Functioning of Credit Default Swaps:
- A credit default swap (CDS) is a credit derivatives instrument that provides insurance to the buyer [Protection Buyer] against the risk of a default by a particular company [Reference Entity].
- The fundamental role of credit default swaps is to transfer credit risk between a party wishing to reduce credit risk, often called the protection buyer, risk seller or risk hedger (the party going short the credit), and the party wishing to acquire or hold credit risk, often called the protection seller or risk buyer (the party going long the credit).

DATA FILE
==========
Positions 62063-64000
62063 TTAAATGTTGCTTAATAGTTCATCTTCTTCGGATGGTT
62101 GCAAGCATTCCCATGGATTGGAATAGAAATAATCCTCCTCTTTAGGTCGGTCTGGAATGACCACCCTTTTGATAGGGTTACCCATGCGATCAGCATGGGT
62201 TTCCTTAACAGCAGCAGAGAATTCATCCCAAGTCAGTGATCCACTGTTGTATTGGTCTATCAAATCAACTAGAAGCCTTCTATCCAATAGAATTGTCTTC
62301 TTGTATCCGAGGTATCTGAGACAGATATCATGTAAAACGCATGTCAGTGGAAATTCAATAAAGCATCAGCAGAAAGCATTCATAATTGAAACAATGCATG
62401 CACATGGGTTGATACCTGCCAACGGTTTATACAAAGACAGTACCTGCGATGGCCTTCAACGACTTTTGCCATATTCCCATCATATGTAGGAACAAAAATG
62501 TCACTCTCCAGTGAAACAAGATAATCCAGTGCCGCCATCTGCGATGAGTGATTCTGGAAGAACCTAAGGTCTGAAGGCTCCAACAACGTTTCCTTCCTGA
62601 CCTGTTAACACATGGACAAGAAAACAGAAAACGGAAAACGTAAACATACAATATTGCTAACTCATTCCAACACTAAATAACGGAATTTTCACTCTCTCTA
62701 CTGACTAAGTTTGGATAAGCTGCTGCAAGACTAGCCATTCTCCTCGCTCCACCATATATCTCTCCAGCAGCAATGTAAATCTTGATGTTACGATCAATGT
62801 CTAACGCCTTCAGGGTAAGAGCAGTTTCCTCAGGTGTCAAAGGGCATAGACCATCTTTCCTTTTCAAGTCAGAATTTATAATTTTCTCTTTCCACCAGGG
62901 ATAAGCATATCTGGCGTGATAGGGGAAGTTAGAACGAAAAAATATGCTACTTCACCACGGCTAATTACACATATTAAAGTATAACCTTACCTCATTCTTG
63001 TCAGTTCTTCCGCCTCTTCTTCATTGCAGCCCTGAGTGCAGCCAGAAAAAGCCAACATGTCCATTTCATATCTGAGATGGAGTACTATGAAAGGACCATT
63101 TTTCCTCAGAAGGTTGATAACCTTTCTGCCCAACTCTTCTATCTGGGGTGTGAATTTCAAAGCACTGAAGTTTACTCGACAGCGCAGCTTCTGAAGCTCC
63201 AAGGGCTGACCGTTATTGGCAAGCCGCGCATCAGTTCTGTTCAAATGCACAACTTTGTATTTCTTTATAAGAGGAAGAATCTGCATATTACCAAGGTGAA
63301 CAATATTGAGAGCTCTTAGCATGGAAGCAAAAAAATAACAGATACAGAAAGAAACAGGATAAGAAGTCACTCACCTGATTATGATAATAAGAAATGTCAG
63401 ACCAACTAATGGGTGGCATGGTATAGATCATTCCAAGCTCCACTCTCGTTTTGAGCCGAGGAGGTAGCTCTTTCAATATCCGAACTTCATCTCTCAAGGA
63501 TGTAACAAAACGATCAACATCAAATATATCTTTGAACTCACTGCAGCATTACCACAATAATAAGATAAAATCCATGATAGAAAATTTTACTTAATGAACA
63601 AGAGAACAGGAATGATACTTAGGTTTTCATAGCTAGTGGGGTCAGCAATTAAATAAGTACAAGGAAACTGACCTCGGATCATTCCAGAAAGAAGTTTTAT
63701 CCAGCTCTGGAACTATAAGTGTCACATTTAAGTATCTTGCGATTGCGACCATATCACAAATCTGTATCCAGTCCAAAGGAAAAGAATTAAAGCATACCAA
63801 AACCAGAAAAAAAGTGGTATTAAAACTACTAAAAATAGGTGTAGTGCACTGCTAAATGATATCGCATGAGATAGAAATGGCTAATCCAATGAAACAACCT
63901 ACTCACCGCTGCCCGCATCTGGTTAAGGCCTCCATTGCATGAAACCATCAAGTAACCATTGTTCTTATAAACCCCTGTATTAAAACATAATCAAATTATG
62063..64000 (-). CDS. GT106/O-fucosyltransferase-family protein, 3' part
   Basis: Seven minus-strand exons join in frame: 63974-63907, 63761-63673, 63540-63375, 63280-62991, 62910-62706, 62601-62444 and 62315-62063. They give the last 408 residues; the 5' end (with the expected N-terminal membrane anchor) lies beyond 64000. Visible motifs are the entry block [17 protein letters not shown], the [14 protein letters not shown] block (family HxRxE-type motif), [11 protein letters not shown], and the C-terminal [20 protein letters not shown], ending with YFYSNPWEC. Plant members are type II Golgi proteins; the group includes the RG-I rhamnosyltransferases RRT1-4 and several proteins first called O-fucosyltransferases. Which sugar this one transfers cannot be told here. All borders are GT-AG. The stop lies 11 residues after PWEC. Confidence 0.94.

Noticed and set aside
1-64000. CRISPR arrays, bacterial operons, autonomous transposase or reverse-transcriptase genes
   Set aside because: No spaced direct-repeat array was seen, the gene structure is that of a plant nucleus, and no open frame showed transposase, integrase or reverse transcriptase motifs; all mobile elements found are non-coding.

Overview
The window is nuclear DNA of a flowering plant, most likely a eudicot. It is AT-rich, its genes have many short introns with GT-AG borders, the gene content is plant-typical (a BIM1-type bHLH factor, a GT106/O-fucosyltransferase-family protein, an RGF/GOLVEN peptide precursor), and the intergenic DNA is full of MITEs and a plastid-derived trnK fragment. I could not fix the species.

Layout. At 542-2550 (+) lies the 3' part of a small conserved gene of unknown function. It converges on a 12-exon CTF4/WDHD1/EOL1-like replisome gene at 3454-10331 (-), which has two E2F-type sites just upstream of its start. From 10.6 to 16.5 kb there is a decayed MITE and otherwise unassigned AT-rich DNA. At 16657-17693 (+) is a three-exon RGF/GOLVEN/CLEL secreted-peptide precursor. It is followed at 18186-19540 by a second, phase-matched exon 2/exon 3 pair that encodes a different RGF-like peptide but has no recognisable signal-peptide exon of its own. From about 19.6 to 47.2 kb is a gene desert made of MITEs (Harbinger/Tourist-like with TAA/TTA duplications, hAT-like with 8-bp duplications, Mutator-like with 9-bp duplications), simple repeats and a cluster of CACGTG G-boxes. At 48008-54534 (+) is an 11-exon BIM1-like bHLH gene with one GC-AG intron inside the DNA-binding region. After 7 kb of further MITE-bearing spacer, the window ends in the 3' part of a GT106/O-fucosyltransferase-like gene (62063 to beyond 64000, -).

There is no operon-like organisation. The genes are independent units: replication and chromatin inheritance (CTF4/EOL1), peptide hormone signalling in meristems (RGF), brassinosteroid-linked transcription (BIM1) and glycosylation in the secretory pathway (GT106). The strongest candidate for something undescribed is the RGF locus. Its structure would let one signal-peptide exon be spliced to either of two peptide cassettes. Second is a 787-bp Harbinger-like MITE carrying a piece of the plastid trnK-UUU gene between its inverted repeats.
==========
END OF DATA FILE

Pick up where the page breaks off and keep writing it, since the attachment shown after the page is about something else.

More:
- Each CDS has a notional amount and it requires the buyer to pay a premium called CDS spread.
- The credit event is binary in nature, i.e. it occurs, or it doesn’t.
- Typical credit events include (a) a filing for bankruptcy by the third party on whose bond the CDS was issued, (b) any failure by the third party to pay interest on its bonds, and (c) any restructuring of the Debt.